The air force still uses Reaper but plans to retire it in the 2030s as soon as an improved UAV can be found. That has proved to be difficult. The air force is no longer buying new Reapers existing and Reaper squadrons will be disbanded as combat and non-combat losses are incurred. The air force has not yet selected a Reaper replacement and is referring to it as MQ-X and mandated that it must be jet powered.

The five-ton Reaper itself replaced the similar but smaller 1.1-ton MQ-1 Predator. While the last air force Predator was built in 2010 the U.S. Army kept purchasing an upgraded Predator known as the RQ-1C Gray Eagle. Both Predator and Reaper were developed and manufactured by General Atomics.

A decade ago, the air force planned to have over a thousand of these large, armed, Reaper UAVs. That did not happen because most American troops were gone from Iraq and Afghanistan by 2014 and there was less demand for these UAVs and less procurement cash to pay for them.

For over a decade the air force has been seeking a Reaper replacement, mainly in the form of a jet powered UAV. One of the first candidates was the General Atomics Avenger. Development of Avenger began after September 11, 2001. The first flight was supposed to have been in 2007 but there were technical problems that kept coming up. The nine-ton Avenger looked like a larger jet powered version of the five-ton Reaper. Avenger is 13.2 meters (41 feet) long, with a 20.1-meter (66 foot) wingspan, and built to be stealthy. The V shaped tail and smooth lines of the swept wing aircraft made it difficult to detect by radar. There is a humpbacked structure on top of the aircraft for the engine air intake. There is an internal bomb bay to hold about a ton of weapons, sensors, or additional fuel to provide another two hours of flying time, in addition to the standard 20 hours endurance.

The 4,800-pound thrust engine is designed to minimize the heat signature that sensors can pick up. Total payload is 1.36 tons (3,000 pounds) and total weight of the aircraft is nine tons. Cruising speed is 740 kilometers an hour. The Avenger is designed to fly high (up to 20,000 meters/60,000 feet) and cross oceans. Avenger took its first flight in early 2009. Until 2009 the Avenger didn't officially exist and was a "black" (secret) program. Avenger is, like Reaper, a combat UAV designed to carry weapons as well as sensors. A decade ago, Avenger cost about $15 million each. The air force rejected Avenger in 2012 because it offered marginal improvements over the Reaper. Despite the internal bomb bay, Avenger was expected to be used primarily to carry ground surveillance radar, which could be mounted on the bottom of the aircraft in an aerodynamically smooth enclosure. So far there have been few customers, although it did receive a military designation; MQ-20. Officially the air force bought one and an unidentified U.S. government agency bought up to seven. One Avenger was used in 2016 to drop propaganda leaflets in Syria.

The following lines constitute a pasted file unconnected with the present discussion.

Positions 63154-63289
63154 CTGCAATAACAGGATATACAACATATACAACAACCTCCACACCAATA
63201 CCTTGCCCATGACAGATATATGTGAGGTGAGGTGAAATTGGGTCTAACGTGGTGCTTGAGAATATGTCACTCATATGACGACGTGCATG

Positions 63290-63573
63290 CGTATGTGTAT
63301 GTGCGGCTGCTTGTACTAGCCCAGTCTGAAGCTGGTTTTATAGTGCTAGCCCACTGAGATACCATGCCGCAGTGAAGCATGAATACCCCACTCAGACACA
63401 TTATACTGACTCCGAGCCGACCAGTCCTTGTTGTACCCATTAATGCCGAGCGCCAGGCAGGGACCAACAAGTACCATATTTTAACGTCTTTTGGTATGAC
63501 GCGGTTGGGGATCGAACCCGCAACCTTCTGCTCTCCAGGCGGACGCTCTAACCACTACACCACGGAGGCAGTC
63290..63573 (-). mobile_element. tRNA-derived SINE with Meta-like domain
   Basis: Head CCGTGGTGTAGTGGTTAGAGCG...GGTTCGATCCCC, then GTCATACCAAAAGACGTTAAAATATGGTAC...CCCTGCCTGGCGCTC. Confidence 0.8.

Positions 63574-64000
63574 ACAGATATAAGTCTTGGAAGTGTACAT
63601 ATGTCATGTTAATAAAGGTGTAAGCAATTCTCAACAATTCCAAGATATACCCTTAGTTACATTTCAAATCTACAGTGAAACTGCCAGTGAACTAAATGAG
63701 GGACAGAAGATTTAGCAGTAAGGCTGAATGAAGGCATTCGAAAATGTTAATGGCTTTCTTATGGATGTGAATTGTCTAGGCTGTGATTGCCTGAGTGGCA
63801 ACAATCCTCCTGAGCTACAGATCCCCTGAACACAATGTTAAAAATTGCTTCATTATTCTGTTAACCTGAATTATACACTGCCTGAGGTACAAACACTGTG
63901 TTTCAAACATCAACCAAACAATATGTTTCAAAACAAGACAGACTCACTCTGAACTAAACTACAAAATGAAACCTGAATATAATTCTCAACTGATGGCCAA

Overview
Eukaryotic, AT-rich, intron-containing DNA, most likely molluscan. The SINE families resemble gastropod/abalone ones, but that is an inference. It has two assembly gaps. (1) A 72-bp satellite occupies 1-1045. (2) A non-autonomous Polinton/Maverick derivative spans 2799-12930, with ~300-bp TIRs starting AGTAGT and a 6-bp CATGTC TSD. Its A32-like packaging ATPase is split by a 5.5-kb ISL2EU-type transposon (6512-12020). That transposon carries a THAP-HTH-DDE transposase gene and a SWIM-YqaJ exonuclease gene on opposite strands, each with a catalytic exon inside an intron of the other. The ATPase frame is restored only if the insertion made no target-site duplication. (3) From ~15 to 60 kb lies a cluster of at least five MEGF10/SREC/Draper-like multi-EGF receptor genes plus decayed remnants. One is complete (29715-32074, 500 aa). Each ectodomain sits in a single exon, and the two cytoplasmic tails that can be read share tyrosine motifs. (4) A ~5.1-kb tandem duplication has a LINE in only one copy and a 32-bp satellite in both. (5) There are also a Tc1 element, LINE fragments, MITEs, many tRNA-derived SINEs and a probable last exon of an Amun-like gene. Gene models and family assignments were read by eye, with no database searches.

The air force search for a Reaper replacement was suspended until 2022, when the air force announced the revival of an effort to find an MQ-X. Avenger is apparently not a candidate. There are other possibilities. This UAV was built by Lockheed. In 2014 the U.S. Department of Defense revealed that a long rumored RQ-180 UAV did indeed exist and was still in development. The RQ-180 is a large (over 12 tons) and stealthy UAV designed to survive in heavily defended airspace. The earlier RQ-170 was a similar, but smaller, version of the same basic design. RQ-170s were also suspected as being the basis for a larger and stealthier UAV and this is now revealed to be the RQ-180.

Both the RQ-170 and RQ-180 are jet propelled UAVs employing a flying wing design, similar to the X-45s and X-47s built as development aircraft for the U.S. Air Force and Navy. These UCAVs (Unmanned Combat Aerial Vehicles) were built to carry weapons while the similar looking reconnaissance UAVs just carry sensors internally. The RQ-170 and RQ-180 are purely reconnaissance aircraft. The RQ-170 weighs about six tons while the larger RQ-180 weighs at least twice as much. Endurance of the RQ-170 is about six hours while the RQ-180 can stay up three to four times longer. The RQ-180 also carries more capable sensors, apparently some of the ones used in the jet-powered 14-ton RQ-4 Global Hawk. Some RQ-180s have been put into service but only a few have been built so far.